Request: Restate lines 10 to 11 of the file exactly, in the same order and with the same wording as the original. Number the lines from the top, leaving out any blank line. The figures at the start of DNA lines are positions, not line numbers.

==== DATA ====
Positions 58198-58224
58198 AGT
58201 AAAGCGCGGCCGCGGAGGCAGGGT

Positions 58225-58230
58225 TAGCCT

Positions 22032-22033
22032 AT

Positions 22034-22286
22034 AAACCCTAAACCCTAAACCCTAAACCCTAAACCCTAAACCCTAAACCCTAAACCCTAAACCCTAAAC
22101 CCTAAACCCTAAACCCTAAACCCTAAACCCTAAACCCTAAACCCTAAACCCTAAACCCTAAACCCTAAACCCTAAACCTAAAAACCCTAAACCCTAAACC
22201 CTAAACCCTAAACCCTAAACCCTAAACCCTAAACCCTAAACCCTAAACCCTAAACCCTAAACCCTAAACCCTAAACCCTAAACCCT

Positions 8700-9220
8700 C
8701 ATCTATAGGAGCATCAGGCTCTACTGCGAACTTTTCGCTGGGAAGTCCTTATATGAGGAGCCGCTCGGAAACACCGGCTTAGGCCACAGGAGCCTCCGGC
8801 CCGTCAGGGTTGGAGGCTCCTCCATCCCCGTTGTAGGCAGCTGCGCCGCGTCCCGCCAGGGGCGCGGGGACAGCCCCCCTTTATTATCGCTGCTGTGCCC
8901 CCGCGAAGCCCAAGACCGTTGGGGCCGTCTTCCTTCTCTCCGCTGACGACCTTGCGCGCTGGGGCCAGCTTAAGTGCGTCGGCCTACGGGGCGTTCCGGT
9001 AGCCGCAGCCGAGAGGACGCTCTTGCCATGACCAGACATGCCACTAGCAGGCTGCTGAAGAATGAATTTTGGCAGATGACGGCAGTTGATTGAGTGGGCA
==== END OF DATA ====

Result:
22101 CCTAAACCCTAAACCCTAAACCCTAAACCCTAAACCCTAAACCCTAAACCCTAAACCCTAAACCCTAAACCCTAAACCTAAAAACCCTAAACCCTAAACC
22201 CTAAACCCTAAACCCTAAACCCTAAACCCTAAACCCTAAACCCTAAACCCTAAACCCTAAACCCTAAACCCTAAACCCTAAACCCT